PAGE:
By Friday Phiri, NAIS
Zambia’s economy is expected to grow by 4.2 percent this year and 4.5 percent next year, according to the African Economic Outlook (AEO) 2017 released on Monday, 22 May 2017, at the African Development Bank Group’s 52nd Annual Meetings.
The report which is urging African governments to integrate entrepreneurship more fully into their industrialisation strategies, has revealed that Zambia’s economic prospects for 2017 remain positive with copper output projected to increase by 16% in 2017 and by 8% in 2018.
“Economic performance is expected to improve in the medium term,” reads part of the report. “Copper output is projected to increase by 16% in 2017 and by 8% in 2018.”
Linked to copper production is energy. And according to the report, “the projections assume sufficient electricity will be available to increase copper production while weather conditions remain conducive with a limited effect from army worms for a good harvest.”
With the historic expected harvest of 3,606,549 metric tonnes of maize in the 2016/17 farming season, the agriculture season has performed according to the report’s positive projections.
A key strategy mentioned for the country’s economic transformation are President Edgar Lungu’s five point economic recovery programme—“Zambia Plus”, a strategic tool to balance the budget to sustainable levels following the increase in fiscal deficits to about 10% of GDP in 2016.
And another is the Jobs and Industrialisation Strategy which government launched in 2013 which aims at diversifying the economy and reduce vulnerability to mining.
Meanwhile, in general terms, Africa’s economic growth slowed down to 2.2% in 2016 from 3.4% in 2015 due to low commodity prices, weak global recovery and adverse weather conditions, which impacted on agriculture production in some regions. However, it is expected to rebound to 3.4% in 2017 and 4.3% in 2018.
According to experts here, there are, in fact, promising developments across the continent where growth increasingly relies on domestic sources, as shown by dynamic private and government consumption that combined, accounted for 60% of growth in 2016.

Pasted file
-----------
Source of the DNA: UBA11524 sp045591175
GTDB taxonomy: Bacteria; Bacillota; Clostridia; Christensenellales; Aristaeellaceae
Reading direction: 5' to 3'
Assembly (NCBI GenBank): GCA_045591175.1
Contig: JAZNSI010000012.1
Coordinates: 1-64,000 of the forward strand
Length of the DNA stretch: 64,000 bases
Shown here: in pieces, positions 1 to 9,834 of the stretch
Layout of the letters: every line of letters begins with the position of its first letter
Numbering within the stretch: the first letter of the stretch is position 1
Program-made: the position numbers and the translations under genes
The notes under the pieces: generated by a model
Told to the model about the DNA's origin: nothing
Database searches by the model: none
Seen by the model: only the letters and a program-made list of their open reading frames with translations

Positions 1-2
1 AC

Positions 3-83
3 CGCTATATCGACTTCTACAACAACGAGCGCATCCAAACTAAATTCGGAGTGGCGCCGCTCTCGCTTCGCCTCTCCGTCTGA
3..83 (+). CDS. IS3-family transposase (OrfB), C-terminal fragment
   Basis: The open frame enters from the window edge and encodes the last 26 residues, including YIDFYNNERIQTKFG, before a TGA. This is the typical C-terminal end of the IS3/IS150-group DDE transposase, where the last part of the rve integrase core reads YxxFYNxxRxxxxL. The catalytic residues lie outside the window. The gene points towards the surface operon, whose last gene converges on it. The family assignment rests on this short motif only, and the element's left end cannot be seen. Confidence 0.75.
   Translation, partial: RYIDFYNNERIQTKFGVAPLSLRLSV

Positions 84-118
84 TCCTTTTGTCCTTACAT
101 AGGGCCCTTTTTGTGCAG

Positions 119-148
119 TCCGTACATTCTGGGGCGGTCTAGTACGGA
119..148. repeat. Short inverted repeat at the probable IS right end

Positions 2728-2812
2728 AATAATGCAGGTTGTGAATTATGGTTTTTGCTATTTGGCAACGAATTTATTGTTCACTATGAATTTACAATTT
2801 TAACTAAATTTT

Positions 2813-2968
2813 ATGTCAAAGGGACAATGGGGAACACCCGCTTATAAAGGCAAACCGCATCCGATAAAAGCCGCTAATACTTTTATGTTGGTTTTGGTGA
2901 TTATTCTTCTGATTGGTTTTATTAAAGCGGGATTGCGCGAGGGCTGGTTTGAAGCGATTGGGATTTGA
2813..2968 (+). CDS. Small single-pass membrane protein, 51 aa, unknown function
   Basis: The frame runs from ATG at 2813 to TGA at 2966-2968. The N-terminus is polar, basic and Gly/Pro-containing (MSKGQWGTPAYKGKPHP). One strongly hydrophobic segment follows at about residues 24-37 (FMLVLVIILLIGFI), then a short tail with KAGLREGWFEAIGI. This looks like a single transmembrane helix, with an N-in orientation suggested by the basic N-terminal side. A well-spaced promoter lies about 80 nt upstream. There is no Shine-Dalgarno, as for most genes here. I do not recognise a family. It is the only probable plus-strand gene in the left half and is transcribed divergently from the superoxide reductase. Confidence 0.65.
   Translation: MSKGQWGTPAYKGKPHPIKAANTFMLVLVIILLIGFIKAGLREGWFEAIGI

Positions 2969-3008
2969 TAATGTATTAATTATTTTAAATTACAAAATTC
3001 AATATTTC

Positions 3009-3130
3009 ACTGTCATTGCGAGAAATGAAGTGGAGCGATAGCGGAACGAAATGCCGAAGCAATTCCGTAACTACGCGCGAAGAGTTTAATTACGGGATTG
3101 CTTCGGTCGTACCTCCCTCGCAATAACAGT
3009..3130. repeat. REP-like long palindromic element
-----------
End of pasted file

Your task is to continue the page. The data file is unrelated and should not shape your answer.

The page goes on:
“Although economic headwinds experienced in the last two years appear to have altered the ‘Africa rising’ narrative’, we firmly believe the continent remains resilient, with non-resource dependent economies sustaining higher growth for much longer spell,” said Abebe Shimeles, African Development Bank (AfDB’s) Acting Director of Macroeconomic Policy, Forecasting and Research Department.
It has further been noted that progress still remains uneven. “Despite a decade of progress, 54% of the population in 46 African countries are still trapped in poverty across multiple dimensions – health, education and living standards.” And the United Nations Development Programme (UNDP) Regional Director for Africa, Abdoulaye Mar Dieye believes “The key to successful development in Africa is to nurture the emerging culture of entrepreneurship.”
While the continent has high untapped potential for entrepreneurship, few invest in high-growth sectors, and Director of the OECD Development Centre, Mario Pezzini, said “African economies cannot miss out on their next production transformation,” adding that entrepreneurs should be lead actors in Africa’s journey into the fourth industrial revolution.
This year's AfDB Annual Meetings theme is: Transforming Agriculture for Wealth Creation in Africa